Cookies: We use cookies to give you the best possible experience on our site. By continuing to use the site you agree to our use of cookies. Find out more
House of Commons Hansard
x
Minerals Mining (Barford)
29 October 2019
Volume 667

Motion made, and Question proposed, That this House do now adjourn.—(Mr Marcus Jones.)

The edit just sent has not been saved. The following error was returned:
This content has already been edited and is awaiting review.

On a personal note, may I say, as you leave the Chair, Mr Speaker, that it has been a pleasure to serve briefly under you in this debate? I welcome the Deputy Speaker to his place.

I should clarify the issue I wish to raise this evening, as earlier today the Annunciators displayed the topic wrong, describing it as “mineral mining in Bradford”. I hope that the Minister has been duly informed that this is about mining in Barford, in my constituency. I do not want to disappoint anyone, but that is exactly what I will be speaking about.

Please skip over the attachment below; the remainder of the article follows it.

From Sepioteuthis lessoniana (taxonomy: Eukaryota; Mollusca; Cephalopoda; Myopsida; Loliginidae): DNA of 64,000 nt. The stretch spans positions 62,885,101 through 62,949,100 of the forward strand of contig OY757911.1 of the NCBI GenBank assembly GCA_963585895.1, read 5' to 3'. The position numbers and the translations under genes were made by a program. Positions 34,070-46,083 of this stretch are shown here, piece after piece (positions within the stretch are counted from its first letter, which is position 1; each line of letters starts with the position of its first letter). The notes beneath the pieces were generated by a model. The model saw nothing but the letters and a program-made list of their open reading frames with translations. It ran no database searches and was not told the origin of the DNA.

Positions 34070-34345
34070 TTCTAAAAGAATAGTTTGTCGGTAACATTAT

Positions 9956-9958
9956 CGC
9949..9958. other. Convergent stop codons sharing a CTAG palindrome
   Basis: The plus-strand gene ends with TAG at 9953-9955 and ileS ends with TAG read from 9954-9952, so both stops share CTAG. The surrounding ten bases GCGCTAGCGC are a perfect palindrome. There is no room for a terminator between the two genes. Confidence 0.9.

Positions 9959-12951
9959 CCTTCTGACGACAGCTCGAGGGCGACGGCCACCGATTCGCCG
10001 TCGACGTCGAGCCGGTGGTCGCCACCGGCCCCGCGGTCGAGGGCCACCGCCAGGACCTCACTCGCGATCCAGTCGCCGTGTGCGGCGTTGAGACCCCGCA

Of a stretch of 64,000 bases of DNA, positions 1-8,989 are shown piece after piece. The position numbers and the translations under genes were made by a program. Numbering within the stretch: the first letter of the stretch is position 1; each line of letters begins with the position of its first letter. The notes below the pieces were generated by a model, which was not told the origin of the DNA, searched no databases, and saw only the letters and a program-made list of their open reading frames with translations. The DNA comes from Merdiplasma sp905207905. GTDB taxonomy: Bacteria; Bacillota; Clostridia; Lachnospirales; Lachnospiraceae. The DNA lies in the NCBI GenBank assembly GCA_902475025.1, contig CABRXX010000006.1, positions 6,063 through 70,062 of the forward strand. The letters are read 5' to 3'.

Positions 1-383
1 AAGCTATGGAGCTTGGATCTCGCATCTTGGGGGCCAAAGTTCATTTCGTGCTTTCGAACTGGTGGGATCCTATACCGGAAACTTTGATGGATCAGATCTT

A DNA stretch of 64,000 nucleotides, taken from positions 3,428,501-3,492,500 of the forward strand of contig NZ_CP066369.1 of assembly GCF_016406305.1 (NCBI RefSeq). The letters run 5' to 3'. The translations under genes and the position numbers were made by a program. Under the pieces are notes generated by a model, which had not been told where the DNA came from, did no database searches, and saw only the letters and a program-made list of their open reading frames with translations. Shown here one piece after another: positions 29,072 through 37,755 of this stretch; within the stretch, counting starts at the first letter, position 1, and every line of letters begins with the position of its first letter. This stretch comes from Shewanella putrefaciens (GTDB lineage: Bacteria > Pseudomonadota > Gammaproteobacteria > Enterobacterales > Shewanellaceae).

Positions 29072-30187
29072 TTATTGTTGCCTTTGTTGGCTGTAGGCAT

This is not a parochial issue; it is an issue of principle, relating to a village, Barford, of 1,500 people in my constituency. It would be easy to consider that this is a one-off debate and issue, which may be parochial for that particular village, but it is about principle. Much of today, as with yesterday, last week and the months before, was spent discussing Brexit, and I am sure many people would like a break from that, but the issue I am about to elaborate on relates to environmental standards as much as it does anything else. Many of us on these Benches have been speaking out about how we wish to defend environmental protections and how important it is to us to ensure that they are maintained at the highest level and that we have dynamic alignment with European regulations.